So, our network has conducted focus groups. We've looked across to review all of our processes and we're looking for ways we can make KPMG an attractive place for people who identify as having a disability to work.

[During an online meeting, captions appear in real-time on Ciara's laptop screen. The speakers' names appear as prefixes before their captions. Smiling, Ciara talks during the meeting.]

Ciara: I am also part of the Disability Assistance Inclusive Network and during my early interaction with them, I informed them that I was struggling in team meetings without closed captions. The network then went and investigated options of how I could be assisted and that's when they sought the support of JobAccess.

[Kate strides through the stylish office, sits at an armchair by a window and talks on her phone.]

Kate: I think that there's a perception that it costs too much to be inclusive but with the likes of JobAccess, it's possible to hire and support people in an inclusive environment without any additional cost. JobAccess has been a really good resource for us to reach out to to explain the situation and to discuss what adjustments or support are needed to make each employee feel confident and comfortable in their roles.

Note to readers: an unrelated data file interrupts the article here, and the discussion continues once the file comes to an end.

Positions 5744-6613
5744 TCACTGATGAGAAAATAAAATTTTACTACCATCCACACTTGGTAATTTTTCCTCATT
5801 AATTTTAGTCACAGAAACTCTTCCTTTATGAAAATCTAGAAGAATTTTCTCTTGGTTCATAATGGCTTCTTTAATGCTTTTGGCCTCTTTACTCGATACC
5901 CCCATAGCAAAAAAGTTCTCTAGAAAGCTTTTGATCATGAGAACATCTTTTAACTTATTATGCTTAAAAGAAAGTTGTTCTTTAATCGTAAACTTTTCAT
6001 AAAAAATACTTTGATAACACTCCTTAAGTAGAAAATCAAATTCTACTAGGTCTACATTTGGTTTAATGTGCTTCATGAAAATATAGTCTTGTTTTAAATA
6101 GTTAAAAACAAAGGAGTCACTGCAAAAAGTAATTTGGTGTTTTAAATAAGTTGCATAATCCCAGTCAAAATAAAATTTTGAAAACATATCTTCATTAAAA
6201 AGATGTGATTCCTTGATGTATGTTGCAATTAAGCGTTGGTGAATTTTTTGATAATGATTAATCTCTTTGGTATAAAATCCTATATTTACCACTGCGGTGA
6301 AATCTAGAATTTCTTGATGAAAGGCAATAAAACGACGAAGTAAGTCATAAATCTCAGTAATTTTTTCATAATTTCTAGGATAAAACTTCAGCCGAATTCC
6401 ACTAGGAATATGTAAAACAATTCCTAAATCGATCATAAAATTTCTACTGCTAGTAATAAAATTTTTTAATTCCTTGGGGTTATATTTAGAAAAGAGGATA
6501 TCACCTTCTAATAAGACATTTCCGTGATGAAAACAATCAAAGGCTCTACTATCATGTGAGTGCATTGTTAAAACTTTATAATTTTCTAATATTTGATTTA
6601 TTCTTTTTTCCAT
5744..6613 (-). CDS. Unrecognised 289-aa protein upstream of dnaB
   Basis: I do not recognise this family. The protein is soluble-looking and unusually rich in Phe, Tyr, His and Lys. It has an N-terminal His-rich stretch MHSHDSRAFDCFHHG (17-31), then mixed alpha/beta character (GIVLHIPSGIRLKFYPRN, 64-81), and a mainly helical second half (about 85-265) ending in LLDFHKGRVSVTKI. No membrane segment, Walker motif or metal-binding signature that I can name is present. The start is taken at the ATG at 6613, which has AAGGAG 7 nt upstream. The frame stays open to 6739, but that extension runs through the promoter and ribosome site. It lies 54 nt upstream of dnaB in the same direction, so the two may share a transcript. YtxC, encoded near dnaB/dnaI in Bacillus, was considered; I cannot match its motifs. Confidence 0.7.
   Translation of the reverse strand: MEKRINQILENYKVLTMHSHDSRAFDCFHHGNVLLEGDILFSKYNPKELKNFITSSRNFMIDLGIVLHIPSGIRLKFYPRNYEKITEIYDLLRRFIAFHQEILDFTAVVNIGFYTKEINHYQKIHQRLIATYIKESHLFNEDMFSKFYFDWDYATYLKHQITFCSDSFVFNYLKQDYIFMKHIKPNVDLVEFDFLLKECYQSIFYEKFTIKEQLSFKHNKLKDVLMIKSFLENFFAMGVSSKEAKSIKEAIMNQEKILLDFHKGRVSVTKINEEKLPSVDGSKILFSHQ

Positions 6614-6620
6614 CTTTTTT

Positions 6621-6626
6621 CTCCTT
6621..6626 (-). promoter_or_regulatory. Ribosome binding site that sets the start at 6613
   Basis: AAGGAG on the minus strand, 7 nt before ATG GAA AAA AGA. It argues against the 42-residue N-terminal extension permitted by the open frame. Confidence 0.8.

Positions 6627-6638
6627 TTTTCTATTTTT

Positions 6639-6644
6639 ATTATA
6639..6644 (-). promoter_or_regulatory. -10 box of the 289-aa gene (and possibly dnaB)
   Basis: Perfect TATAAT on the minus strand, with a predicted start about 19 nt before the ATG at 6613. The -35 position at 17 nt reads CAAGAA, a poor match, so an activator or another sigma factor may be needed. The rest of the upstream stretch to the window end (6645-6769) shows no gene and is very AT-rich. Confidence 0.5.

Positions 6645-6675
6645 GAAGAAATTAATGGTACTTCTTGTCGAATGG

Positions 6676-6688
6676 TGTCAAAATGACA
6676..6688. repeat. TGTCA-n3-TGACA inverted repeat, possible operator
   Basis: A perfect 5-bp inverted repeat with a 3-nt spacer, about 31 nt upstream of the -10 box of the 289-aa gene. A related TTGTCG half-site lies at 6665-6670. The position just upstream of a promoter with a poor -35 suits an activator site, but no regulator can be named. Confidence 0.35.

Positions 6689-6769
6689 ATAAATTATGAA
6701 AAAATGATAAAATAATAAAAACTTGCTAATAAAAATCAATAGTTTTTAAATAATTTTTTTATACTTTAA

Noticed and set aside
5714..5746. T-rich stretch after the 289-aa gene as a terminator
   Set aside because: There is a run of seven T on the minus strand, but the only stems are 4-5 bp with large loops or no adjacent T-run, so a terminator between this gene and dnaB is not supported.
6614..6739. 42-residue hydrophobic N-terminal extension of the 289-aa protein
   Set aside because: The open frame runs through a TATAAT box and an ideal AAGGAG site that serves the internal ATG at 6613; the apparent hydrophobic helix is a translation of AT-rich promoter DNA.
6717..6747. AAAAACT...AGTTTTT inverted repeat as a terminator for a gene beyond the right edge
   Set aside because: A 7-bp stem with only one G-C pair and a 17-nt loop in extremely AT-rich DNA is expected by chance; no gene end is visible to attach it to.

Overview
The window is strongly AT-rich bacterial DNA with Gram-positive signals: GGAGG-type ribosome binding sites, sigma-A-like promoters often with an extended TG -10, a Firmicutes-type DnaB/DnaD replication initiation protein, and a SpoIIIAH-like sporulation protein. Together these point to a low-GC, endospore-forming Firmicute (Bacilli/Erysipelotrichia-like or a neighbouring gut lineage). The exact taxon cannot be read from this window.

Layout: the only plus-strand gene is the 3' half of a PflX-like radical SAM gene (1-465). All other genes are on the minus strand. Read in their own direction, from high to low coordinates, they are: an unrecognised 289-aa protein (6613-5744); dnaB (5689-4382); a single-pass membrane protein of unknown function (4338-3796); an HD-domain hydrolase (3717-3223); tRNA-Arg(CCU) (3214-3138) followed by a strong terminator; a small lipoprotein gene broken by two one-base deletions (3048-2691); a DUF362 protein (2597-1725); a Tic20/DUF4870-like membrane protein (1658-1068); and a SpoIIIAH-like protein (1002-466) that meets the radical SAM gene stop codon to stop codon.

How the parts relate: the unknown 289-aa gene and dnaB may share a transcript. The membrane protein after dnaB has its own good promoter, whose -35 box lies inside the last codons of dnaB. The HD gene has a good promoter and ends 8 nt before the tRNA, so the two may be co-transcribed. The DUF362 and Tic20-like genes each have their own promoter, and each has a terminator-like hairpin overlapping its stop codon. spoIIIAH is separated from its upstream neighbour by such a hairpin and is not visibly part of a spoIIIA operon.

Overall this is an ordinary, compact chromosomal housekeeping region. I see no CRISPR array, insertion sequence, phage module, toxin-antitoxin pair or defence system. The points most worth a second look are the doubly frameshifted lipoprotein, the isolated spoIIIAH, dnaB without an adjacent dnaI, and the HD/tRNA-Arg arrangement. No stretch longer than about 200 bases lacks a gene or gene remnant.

[Sitting in a booth with her laptop, Ciara speaks and laughs during a meeting.]

Ciara: Before closed captions I used to mute myself but now I have newfound confidence being able to speak up in meetings. As someone with a disability it is so important to be included. I want to show the world that I really can do it. 

Kate: We've worked with JobAccess quite a few times now and they've really made the process really easy and streamlined.

[Ciara and Kate meet in an office lobby. They chat, then stride off together, passing a reception desk. A KPMG sign glows on a wall.]

Kate: I think it's important that we remember that people with a disability are consumers as well. And so, when we go to market to serve those consumers, we should do it with teams that are diverse and inclusive and really represent the communities that we serve. 

Ciara: I want to be able to show people out in the world that no matter who we are or what disabilities we have we are valuable.

[An array of skyscrapers cluster along the shore of Sydney's Darling Harbour. Ferries sail past.]

Voiceover: JobAccess provides free and expert support to employers, people with disability and service providers to help remove barriers to disability employment. Employing people with disability may seem complicated but it all starts with one simple step. Call 1800 464 800 or visit www.jobaccess.gov.au to find out more.

[On a purple screen, a rectangular logo reads, "JobAccess, Driving disability employment." Below, white text reads, "1800 464 800, jobaccess.gov.au #EmployTheirAbility." 
The Inclusively Made logo appears on a black screen. Below, text reads, "This film was created inclusively with people living with disability."]